In the beginning of the movie Batman Begins, when Bruce Wayne finally scales the mountain and reaches Ra's al Ghul, he is huffing and panting.
Ra’s: Are you ready to begin?
Bruce: I… I can barely stand.
And then he gets kicked to the ground. A couple of more blows later, Bruce finally starts to defend himself, puts up a fight, and eventually faints.
This is the welcome a b-school gives to you, once you scale the mountain called CAT.
I wasn’t oblivious to this. I have heard friends talk about it. Most of you must’ve heard this too. But it’s not the same thing. It’s like the Matrix; you can’t be told what it is, you have to see it for yourself.
The first couple of weeks aren’t so bad though, when the only thing turning up the heat on you is the Sun. You walk around in campus, and survey the crowds for what IT guys would call leads and opportunities. There is an aroma of new found freedom in the air, and a proclivity towards being irresponsible.
And then out of nowhere, you are expected to be athletes. A multitude of races are laid in front of you, and your mind starts to spin.
Clubs. Committees. Presentations. Exams. Competitions. CV. Placements. Placements. Placements.
On the very first day, I remember a line from the induction ceremony: “Most of you here; your lives have been graced with success till now. But beware; a lot of you will experience failure here in some way or the other.”
His words started making sense soon enough.
The feeling of complete worthlessness is a phase through which almost every MBA student has to pass. Regardless of what you have achieved before b-school, or how inhumanly talented you are, you will break. There is no escaping it. Winning all the races is out of question.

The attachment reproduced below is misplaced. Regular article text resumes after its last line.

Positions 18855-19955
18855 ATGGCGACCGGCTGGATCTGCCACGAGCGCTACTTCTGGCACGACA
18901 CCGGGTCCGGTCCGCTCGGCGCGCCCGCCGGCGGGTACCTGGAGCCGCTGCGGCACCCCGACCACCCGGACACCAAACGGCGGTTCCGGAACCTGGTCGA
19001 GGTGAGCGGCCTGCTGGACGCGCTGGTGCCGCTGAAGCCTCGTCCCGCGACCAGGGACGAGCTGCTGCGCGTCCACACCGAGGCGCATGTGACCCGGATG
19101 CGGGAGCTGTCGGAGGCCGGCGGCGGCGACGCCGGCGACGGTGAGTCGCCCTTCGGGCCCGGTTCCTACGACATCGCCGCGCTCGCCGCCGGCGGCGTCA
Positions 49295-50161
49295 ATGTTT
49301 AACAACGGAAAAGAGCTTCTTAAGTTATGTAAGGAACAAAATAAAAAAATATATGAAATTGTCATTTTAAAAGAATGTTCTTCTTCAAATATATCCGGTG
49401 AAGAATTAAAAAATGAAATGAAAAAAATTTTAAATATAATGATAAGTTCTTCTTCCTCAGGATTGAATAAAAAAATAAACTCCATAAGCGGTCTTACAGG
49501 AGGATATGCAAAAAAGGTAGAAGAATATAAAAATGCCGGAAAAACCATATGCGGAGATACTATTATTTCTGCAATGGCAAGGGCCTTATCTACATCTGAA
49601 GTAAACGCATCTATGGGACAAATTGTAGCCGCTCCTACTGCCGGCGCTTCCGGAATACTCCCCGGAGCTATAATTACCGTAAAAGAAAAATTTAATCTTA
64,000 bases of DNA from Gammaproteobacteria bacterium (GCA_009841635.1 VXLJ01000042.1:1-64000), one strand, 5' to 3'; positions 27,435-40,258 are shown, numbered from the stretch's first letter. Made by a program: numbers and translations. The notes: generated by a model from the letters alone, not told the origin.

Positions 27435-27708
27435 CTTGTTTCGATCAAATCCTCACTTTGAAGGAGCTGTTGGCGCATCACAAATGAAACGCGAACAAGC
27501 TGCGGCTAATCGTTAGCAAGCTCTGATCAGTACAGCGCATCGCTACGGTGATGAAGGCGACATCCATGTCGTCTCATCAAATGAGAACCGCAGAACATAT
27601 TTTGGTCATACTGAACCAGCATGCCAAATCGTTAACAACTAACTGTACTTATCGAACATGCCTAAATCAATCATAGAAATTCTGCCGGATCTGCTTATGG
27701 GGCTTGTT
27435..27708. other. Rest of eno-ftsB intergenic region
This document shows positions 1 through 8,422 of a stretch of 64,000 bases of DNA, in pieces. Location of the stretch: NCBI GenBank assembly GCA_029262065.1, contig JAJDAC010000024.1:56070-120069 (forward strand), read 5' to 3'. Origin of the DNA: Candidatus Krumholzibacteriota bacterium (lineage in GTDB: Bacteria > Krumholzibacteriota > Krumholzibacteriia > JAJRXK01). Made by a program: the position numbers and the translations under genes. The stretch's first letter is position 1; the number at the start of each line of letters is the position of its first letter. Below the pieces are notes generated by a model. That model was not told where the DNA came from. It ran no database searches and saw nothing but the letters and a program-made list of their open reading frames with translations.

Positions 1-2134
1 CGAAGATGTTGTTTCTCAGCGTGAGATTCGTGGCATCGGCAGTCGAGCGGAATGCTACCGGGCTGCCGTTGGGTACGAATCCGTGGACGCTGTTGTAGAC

Yet the fact that some seemingly do better than others is undeniable. Some have that extra spurt of energy for whatever they do. In fact, experienced folks start feeling like a hundred years old, when kids fresh out of grad school run around and speak with over-exuberance. “Who’s that jumpy kid? I hate that bastard.”
Needless to say, extroverts run riot. Poor introverts, especially those who lack self-esteem, are left to question if they even deserve being here. I belong to the latter, and ended up with zero club/committee selections. A couple of selection tasks required me to online propaganda, or write boring articles with fancy words so that it is apt for a newspaper. I blatantly refused. In fact, most tasks will make you ask yourself, “Do I really want to do this? Is this really my thing?” Most of the people do it anyway. While some merely believe they can do it, others would see the incentive – CV points.
The importance of CV points is understandable, when you realize that your batch is full of people like you. It’s not class 9th anymore, where you were the only one who could speak amazingly fluent English, or write poetry, play football, or play guitar, or have 90+ percent marks in 10th and 12th standard. Or even have all of the above. (Actually, not having 90+ percent marks is a crime you’ll pay dearly for throughout this life and the next seven or eight lives.)
I digress. Having gone through the turmoil of this first term, with an internship secured for next summer, I have realized one thing. One may call it a cliché, but that’s why they’re called clichés. They’re lessons we need to learn again and again.
What we have on our resumes doesn’t differentiate us. It’s our attitude that does.
MBA teaches us this critical lesson. Everyone’s paths will be crossed by falls and failure, regardless of your resume. I’ve lost count of how many times I’ve broken down like a child myself. But I did not lose faith, thanks to the unbelievable support of my parents. When it mattered, especially during the summer placements, I had it together. It’s what Yoda from Star Wars would call the Force. The invisible shield that acts as a cocoon against all fear, doubt and disbelief; and keeps moving forward.
A word ought to be said about the people. We humans have always shown great unity in adversity, and it is no different for Term 1. Every 1st year would agree that the seniors made a phenomenal effort to ease our burden, and we’re all encouraged to follow suit next year for our successors.
Life in MBA till now has been like an aircraft taking off, without its passengers wearing seatbelts. Our insides have been properly shaken and stirred, and the plane is now stabilizing into an auto-pilot mode. Hereon, we can either take control and choose our destiny, or sit back and stick with the auto-pilot.
Hereon, the world is at our feet.